What’s different this time, I think, is at the small-business level — retail and similar places, which are in deep trouble. A small store in New York now faces so many headwinds. The affluence of the city makes the rent ridiculous to begin with. Then there’s big-box competition: How do you run a hardware store when there’s Home Depot? Then there’s online shopping, which is obviously a huge threat to your margins. And, on top of all that … suddenly, you can’t let more than four people in at a time, or get your employees to commute without risking their lives. What the hell do you do? A lot of those businesses, even before the pandemic, were already hanging on by their fingernails. And then you have other significant sectors, like midtown lunch restaurants or theater, that are pretty much in the deep freeze for a year.
Ben: That fact seems in tension with one school of thought — maybe a wishful thought — that the city’s hypergentrification will slow as a result of the pandemic, as commercial real estate swoons and rich people decamp for the suburbs.
Christopher: A lot of people are hoping that “somewhere in between” becomes the new norm — that the crisis levels off rising property prices some, enough that non–ridiculously wealthy people can live here with a little more security and ease. But when that security comes with the prospect of getting laid off because the economy’s gone to hell, it’s … not so secure after all. We’re still pretty far out of whack. Realistically, those rich people still hold a lot of the cards. Shocking, I know.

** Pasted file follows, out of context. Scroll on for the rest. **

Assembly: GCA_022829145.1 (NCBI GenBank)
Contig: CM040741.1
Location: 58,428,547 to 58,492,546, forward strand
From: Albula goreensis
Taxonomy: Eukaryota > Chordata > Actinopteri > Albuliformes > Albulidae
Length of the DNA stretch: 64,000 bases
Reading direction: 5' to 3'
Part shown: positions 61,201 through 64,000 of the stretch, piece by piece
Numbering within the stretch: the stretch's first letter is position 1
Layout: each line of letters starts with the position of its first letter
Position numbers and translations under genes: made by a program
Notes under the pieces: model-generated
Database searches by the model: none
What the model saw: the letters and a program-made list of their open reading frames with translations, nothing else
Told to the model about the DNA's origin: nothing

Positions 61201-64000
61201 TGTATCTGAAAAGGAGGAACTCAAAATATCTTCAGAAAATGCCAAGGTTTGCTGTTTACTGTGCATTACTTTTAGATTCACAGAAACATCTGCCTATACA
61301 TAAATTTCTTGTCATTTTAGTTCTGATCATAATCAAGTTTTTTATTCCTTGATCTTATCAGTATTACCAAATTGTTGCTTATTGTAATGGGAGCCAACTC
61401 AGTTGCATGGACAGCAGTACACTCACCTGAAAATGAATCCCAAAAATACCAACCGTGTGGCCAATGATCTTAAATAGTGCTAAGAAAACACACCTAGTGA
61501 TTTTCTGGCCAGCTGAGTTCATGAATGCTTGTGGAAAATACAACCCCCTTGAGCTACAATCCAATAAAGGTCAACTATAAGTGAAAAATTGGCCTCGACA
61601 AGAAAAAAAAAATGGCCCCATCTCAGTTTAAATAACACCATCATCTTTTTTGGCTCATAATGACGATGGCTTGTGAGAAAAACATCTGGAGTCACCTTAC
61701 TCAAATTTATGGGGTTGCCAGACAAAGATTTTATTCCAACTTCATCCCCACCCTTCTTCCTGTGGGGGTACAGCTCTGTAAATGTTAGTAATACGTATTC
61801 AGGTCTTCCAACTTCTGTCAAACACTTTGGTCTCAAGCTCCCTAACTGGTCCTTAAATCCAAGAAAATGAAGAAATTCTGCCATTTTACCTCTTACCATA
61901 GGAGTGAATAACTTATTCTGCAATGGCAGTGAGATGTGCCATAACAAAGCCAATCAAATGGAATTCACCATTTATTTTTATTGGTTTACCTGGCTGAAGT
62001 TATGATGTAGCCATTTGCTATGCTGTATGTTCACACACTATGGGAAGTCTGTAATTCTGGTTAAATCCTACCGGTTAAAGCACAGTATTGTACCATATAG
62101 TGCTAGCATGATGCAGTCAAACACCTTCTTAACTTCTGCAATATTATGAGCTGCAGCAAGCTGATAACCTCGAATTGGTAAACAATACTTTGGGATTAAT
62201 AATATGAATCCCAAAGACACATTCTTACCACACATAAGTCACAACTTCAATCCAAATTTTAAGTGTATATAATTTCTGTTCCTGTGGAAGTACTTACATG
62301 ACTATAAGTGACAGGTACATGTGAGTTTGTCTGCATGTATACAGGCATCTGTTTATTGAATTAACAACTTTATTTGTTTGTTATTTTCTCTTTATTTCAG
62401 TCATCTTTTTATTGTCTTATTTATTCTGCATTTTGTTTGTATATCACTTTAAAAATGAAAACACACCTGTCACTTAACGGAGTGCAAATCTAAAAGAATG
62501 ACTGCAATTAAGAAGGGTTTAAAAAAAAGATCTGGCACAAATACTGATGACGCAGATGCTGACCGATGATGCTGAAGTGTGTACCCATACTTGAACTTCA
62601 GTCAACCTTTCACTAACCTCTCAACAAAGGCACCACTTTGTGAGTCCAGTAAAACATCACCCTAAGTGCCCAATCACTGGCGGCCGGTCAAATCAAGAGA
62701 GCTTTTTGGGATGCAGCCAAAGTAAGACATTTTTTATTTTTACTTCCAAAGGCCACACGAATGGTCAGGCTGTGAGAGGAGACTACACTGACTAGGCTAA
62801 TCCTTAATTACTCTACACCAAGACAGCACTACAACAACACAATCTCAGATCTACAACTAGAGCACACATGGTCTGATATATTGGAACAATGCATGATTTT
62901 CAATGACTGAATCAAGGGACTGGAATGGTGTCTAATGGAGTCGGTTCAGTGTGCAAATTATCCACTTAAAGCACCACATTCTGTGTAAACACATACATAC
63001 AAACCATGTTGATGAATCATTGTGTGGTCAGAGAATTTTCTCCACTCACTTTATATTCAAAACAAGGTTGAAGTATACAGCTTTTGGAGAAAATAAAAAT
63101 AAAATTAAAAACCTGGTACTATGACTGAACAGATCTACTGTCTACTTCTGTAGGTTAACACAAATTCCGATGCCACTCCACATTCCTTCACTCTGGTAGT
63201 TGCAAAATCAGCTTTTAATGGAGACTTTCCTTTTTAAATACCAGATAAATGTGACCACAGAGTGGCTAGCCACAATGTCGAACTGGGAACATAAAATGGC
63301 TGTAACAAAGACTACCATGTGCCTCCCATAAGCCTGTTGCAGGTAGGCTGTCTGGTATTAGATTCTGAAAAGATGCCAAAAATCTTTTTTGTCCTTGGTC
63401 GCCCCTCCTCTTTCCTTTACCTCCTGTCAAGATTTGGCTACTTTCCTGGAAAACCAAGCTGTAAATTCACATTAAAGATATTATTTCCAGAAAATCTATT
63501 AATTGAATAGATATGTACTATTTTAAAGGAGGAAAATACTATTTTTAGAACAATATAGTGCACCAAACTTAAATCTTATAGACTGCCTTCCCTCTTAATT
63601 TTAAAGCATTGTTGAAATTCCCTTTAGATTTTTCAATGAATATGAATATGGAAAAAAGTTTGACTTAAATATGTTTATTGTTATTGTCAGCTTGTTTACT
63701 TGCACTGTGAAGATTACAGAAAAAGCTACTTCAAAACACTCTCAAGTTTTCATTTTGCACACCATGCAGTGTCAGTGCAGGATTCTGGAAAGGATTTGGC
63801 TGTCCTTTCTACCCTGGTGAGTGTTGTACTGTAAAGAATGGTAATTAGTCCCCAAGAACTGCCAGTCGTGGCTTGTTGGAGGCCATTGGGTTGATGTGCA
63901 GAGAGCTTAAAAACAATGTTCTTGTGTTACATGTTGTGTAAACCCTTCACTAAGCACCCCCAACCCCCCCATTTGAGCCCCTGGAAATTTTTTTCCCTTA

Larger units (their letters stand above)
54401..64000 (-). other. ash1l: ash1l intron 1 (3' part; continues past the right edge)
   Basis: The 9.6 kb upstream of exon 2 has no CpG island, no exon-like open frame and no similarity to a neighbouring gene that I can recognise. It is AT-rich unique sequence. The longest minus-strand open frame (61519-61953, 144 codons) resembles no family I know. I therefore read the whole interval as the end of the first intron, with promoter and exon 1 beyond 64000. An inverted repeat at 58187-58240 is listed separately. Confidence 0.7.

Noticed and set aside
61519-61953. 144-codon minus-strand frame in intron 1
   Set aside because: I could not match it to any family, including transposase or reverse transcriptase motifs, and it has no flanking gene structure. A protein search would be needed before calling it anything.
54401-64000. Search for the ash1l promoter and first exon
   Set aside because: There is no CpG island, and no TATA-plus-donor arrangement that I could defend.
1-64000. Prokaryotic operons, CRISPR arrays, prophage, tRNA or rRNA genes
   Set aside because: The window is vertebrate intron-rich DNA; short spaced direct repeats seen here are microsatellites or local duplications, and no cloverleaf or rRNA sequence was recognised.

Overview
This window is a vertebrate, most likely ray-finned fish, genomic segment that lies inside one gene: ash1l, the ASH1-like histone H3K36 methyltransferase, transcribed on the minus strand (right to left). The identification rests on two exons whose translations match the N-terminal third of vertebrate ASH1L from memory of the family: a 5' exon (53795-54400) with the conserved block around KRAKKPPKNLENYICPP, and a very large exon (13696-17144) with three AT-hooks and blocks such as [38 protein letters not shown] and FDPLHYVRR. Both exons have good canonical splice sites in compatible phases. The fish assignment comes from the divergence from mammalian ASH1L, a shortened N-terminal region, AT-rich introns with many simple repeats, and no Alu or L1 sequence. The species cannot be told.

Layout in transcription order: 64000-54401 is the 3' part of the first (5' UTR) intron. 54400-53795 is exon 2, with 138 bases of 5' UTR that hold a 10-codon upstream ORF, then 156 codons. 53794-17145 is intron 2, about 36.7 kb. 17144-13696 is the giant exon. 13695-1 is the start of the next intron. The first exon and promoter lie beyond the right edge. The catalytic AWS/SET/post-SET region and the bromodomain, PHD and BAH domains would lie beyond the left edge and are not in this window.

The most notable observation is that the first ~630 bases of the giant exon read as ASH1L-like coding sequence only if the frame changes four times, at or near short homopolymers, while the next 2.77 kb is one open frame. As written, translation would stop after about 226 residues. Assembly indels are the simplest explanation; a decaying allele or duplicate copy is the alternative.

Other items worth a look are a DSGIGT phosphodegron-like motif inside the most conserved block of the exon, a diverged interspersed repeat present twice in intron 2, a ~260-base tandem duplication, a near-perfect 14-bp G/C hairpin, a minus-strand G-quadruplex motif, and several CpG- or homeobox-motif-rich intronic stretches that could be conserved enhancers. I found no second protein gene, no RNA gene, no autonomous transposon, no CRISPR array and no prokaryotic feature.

Ben: The federal money you mentioned earlier has not flowed to New York, and it’s unclear when and if it will. Without that, we could see a seriously major deterioration in city services, from the subways to police and pretty much everything else. Couldn’t that set us on a path similar to some of the crises of yore? Even if the city is much richer right now than it was in, say, 1974?
Christopher: It certainly evokes fear of a death spiral: The subways run less often and are less clean, meaning we take them less, meaning there’s less revenue, meaning they get even less usable, meaning people want to depend on them even less, and around and around we go down the drain. One thing that does evoke 1974 is this: City spending has risen quite a lot under de Blasio, much as it did under Lindsay in the late 1960s and early ’70s. That was fine when the money was flowing, and it’s going to be a heavy burden now. The budget in fiscal 2014 was $77 billion, and last year it was $96 billion. That’s a big jump in five years.
Ben: And yet you seem fairly sanguine that the city is on firmer ground than it has been before.
Christopher: I do sense that the number of people who are fleeing, who think the city is at fundamental existential risk, has been wildly overstated. Some kinds of businesses are in crisis, and a lot of people are hurting — badly — but regarding New York holistically, I can’t believe that this is anything like the fiscal crisis of 1975. Are the banks going to leave Wall Street? Are the marketing and advertising firms going to quit midtown? Probably not, at least not en masse. And you also have to believe that if there is a larger crunch, there will be adjustments: Landlords, for example, might actually consider charging less instead of leaving storefronts empty for years, which would be a game-changer. I for one would welcome a good-corner-store renaissance.